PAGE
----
In early Christian writings, Good Friday was known as “Paschal Day,” “The Day of Preparations,” “ The Day of our Lord’s Passion,” and “Long Friday.” The term “Long Friday” probably derived from the long fasts and services that marked the day.[14] Some of these names appear as early as the 2nd century, and it was in the year 321 that Emperor Constantine decreed Good Friday as a day of rest. In 633 the Fourth Council of Toledo declared that no one could partake in Easter Eucharist unless they had fasted until three o’clock in the afternoon on Good Friday.[15]

Today, Christians observe Good Friday with somber services that reflect on Christ’s final hours and the Stations of the Cross. On this day, Christians often veil the cross in black.

What is Holy Saturday?

Holy Saturday—This day is traditionally a quiet day of prayer and reflection spent in preparation for Easter and the celebration of the resurrection of Christ. Earlier in the church’s history this day was also known as the “Great Sabbath.”[16]

What is Easter Sunday?

Easter Sunday—This day marks the annual celebration of the resurrection of Jesus Christ. The word “easter” is “thought to derive from the name of an obscure Germanic goddess of spring, Eastre (a view popularized by the English monk Bede), or more likely, from an old German root for dawn or east (the time and place of the rising sun). At an early date and for obscure reasons, these Germanic words came to translate the Greek pascha (from the Heb. pesah), the biblical word for the Paschal (Passover) feast.”[17]

For a brief time in the early centuries of the church, Christians debated over the day that Easter should be observed. Some wanted to celebrate Easter on a particular Sunday each year, but others wished to keep the day more closely linked to the Jewish Passover. More precisely, this latter group wished to observe Easter “on the third day of the fourteenth Nisan,” a date that would have rotated throughout the days of the week from year to year.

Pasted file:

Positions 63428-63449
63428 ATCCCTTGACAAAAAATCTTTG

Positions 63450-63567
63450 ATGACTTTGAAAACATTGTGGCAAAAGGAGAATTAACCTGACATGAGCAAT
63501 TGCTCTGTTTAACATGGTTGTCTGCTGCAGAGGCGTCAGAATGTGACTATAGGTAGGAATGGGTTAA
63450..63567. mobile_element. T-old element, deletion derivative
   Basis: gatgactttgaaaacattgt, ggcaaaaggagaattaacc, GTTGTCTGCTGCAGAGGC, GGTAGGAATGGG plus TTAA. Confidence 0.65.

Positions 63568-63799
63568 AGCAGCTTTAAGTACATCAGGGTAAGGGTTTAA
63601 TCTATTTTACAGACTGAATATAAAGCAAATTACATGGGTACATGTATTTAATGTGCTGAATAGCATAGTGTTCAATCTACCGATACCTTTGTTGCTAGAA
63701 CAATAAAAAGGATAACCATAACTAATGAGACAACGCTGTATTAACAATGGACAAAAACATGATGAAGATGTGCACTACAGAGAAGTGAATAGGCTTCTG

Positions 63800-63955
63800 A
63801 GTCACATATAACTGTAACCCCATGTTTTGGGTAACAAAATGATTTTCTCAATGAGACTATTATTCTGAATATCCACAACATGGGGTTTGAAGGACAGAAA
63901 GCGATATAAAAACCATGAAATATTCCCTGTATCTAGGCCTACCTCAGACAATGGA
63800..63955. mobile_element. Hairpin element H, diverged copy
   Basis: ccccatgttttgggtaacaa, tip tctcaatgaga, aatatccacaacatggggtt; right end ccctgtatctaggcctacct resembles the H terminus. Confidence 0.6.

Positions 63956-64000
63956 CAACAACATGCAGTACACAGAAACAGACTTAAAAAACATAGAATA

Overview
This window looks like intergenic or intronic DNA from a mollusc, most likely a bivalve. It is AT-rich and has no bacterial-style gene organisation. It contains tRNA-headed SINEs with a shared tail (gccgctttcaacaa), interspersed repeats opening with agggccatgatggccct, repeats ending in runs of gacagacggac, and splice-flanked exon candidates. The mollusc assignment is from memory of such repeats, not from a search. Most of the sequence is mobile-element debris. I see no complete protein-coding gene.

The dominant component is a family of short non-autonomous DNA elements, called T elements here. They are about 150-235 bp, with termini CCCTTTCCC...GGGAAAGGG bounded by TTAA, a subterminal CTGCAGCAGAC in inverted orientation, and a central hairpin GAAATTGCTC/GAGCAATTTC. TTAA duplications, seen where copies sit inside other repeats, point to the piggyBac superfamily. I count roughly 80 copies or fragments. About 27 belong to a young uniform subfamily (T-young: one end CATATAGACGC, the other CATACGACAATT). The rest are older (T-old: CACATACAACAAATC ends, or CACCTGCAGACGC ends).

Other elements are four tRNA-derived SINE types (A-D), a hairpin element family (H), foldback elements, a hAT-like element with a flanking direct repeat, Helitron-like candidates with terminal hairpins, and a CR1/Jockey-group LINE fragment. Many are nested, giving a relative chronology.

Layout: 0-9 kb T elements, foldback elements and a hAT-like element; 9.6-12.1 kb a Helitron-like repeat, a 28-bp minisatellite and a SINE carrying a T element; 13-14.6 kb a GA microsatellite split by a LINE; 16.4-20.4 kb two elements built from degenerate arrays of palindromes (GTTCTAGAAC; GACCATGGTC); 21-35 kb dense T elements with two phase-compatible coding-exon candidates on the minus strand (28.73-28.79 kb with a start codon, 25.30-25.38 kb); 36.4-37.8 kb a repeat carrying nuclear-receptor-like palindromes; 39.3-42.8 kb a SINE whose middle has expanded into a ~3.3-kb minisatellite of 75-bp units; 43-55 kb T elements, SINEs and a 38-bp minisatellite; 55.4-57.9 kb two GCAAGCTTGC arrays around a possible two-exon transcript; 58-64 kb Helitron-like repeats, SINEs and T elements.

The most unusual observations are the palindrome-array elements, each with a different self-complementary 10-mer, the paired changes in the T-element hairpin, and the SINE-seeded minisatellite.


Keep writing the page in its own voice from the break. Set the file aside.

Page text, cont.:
In the year 325, the Council of Nicea put an end to the debate by settling on the former view. Since then, Easter has been celebrated on the Sunday nearest to the calculated anniversary of the Resurrection, which is determined by the first full moon after the spring equinox (March 21).[18]

In its earlier forms, Easter was a “unitary night celebration” similar to Passover that remembered both the death and the resurrection of Christ. After the 4th century, the unitary feast was divided into several parts that distinguished Easter Sunday morning for the specific celebration of the resurrection.[19]

Historically, Easter has also been associated with baptism. The immersion into and re-emerging from the baptismal waters signifies the death and Resurrection of Christ, so Easter became a festival of both the Resurrection of Christ and the baptism of new believers. At one time, the Roman church oversaw thousands of baptisms each Easter Sunday.[20]

Today, Easter is the most joyous occasion in the Christian calendar. It is the climax of the Holy Week journey, during which time Christians have remembered the difficult steps of Christ and mourned them. It is against the darkness of Holy Week that Easter Day is especially bright. The black veil of the cross is lifted, and Christians celebrate with hymns such as “Lift High the Cross.”

[1] Walter A. Elwell, Evangelical Dictionary of Theology (Baker Academic, 2001). p. 573

[2] William Edward Addis and Thomas Arnold, A Catholic Dictionary: Containing Some Account of the Doctrine, Discipline, Rites, Ceremonies, Councils, and Religious Orders of the Catholic Church (K. Paul, Trench & Co., 1893). p. 445

[3] Ibid.

[4] Leonard W. Cowie and John Selwyn Gummer, The Christian Calendar: a Complete Guide to the Seasons of the Christian Year Telling the Story of Christ and the Saints, from Advent to Pentecost (G. & C. Merriam Co., 1974). p. 69

[5] Addis, p. 445

[6] Ibid.

[7] Frank Leslie Cross and Elizabeth A. Livingstone, The Oxford Dictionary of the Christian Church (Oxford University Press, 2005). p. 1220

[8] Cowie, p. 74

[9] Elwell, p. 750

[10] Elwell, p. 750

[11] Cowie, p. 74

[12] Elwell, p. 573

[13] Charles George Herbermann et al., The Catholic Encyclopedia: An International Work of Reference on the Constitution, Doctrine, Discipline, and History of the Catholic Church (The Catholic Encyclopedia Inc., 1913). p. 643

[14] Cowie, p. 77

[15] Cowie, p. 78

[16] Cowie, p. 82

[17] Elwell, p. 360-361

[18] Cowie and Gummer, The Christian Calendar. p. 85

[19] Elwell, p. 361

[20] Cowie, p. 85-86